Acute Popliteal Artery Embolism Due To Ruptured Mediastinal Hydatid Cyst Into Thoracic Aorta – A Case Report .
M Mushtaque, P Khan, M Mir, S Khanday
M Mushtaque, P Khan, M Mir, S Khanday. Acute Popliteal Artery Embolism Due To Ruptured Mediastinal Hydatid Cyst Into Thoracic Aorta – A Case Report .. The Internet Journal of Thoracic and Cardiovascular Surgery. 2009 Volume 15 Number 1.
Hydatid disease is a zoonosis caused by flat worm Echinococcus , most commonly
A 40-year old female presented in accident and emergency department with the complaint of pain in the right leg of day duration . The pain was sudden in onset , moderately severe , continuous in nature , localized to the whole leg and associated with its bluish discoloration . There was no such history in the past and she had been previously healthy. On examination the patient was hemodynamically stable . The right leg was tender and cold . The dorsalis pedis and posterior tibial arterial pulsations were absent on palpation . Homans sign was negative. Sensations , joint movements and deep tendon reflexes were normal . Her abdominal and chest examinations were unremarkable . Compression Ultrasonography of the right leg showed a linear membrane like filling defect , with free distal end , in the right popliteal artery suggestive of an embolus (Fig 1 ) . The patient was taken for urgent catheter embolectomy , which revealed a shiny laminated membrane of hydatid cyst within the artery . The patient was evaluated for localisation of primary site of hydatid disease post operatively . ELISA ( enzyme linked immunosorbent assay ) for hydatid disease was positive . Abdominal ultrasonography was unremarkable . Chest X-ray showed a small left-sided pleural effusion . A multislice CECT scan of the chest documented a primary mediastinal hydatid cyst (cystic laminated structure) eroding into the descending thoracic aorta with contrast leak from aorta into the mediastinal cyst noted (Fig 2,3 ). No other abnormality was detected in the abdomen or chest on CT scan . Mediastinal hydatid cyst was treated by cystostomy and total pericystectomy through a median sternotomy approach and the patient was put on prophylactic albendazole (10 mg/kg/day) for three cycles of 21 days each with a gap of one week between each cycle to avoid recurrence. Postoperative period was uneventful and the patient was discharged after 10 days.
Hydatid disease is seen endemically among sheep raising communities. The disease still continues to be a serious problem in countries like Australia , New Zealand , Middle East , Africa , India , South America , Turkey and Southern Europe (6). Mediastinal hydatid cysts are usually isolated and primitive . The parasite localizes in the region after passing the hepatic and pulmonary filter, probably via an arterial branch of the thoracic aorta or via lymphatics. While there are no specific symptoms , patients may present with chest pain, cough , and dyspnoea . In addition, haemoptysis when the cyst involves the pulmonary parenchyma , superior vena cava syndrome when the cyst is large , intrathoracic phrenic or laryngeal recurrent neurological symptoms , vertebral destruction, and possible Bernard-Horner’s syndrome have been reported . Most patients are asymptomatic ; the lesion being discovered incidentally on a routine chest X-Ray ( 3 ).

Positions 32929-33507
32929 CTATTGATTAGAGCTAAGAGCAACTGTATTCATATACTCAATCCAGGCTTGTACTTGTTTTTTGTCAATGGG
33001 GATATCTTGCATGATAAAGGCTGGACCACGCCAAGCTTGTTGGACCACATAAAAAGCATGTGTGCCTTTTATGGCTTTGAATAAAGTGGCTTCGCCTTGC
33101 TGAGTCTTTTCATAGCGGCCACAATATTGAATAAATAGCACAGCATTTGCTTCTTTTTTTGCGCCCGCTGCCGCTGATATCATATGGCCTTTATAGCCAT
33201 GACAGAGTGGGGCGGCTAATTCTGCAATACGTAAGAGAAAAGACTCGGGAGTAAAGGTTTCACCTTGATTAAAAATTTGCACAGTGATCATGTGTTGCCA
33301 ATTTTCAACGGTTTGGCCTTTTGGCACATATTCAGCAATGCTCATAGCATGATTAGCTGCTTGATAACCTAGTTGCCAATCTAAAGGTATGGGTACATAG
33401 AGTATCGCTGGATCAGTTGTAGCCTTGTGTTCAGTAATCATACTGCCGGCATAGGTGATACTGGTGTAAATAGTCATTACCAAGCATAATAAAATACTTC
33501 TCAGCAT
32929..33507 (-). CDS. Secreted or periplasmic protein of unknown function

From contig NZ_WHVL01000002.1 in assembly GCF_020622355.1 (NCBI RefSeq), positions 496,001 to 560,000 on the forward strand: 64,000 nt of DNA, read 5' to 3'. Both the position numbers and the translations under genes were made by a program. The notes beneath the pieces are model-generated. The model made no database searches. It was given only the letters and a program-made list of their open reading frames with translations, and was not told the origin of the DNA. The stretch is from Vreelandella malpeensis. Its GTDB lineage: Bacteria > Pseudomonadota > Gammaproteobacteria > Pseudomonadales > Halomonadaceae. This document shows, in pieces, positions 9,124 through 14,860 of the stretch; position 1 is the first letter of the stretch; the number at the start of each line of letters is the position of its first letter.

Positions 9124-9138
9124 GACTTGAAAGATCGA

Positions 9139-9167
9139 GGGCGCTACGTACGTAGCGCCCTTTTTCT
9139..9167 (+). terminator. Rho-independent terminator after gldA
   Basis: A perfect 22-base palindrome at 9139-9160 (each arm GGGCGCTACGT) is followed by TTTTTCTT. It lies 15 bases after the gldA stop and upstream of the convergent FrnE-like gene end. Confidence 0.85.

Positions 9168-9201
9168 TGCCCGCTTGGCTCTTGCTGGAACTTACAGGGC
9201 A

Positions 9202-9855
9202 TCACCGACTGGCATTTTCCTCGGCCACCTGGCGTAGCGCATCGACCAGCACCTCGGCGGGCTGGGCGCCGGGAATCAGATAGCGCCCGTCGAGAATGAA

Other complications of mediastinal hydatid cyst can be very serious and include : rupture into the mediastinum , pleural cavity , and right ventricle , cysto-aortic fistula with the possibilities of multiple systemic and vascular embolizations , multi-organ failure, and death ( 7 ), infection, compression of vital structures ( 3,8 ) and life-threatening pulmonary embolism in case of rupture into the right ventricle . Complications caused by hydatid cysts if vascular invasion develops include anaphylactic shock, haemorrhage, systemic emboli and arterial occlusion (9). Our patient presented with acute popliteal arterial occlusion by hydatid laminated membrane secondary to erosion of primary mediastinal hydatid into the descending thoracic aorta . The contrast-enhanced computed tomographic features represent a pathognomonic sign of a communicating rupture of an echinococcal cyst into the aorta ( 10) .
In conclusion , hydatid disease should be considered in the differential diagnosis of acute arterial occlusion, especially in the areas where the disease is endemic . The patient should be investigated to rule out hydatid cyst in other parts of body , especially in relation to large vessels and when there is no clear cause or risk factor for arterial occlusion such as in our patient .
Lastly one should also keep in mind the possibilities of local recurrence of the disease and development of hydatidosis at the primary or other sites. The patient has to be kept on regular follow up paying attention to these possibilities ( 11) .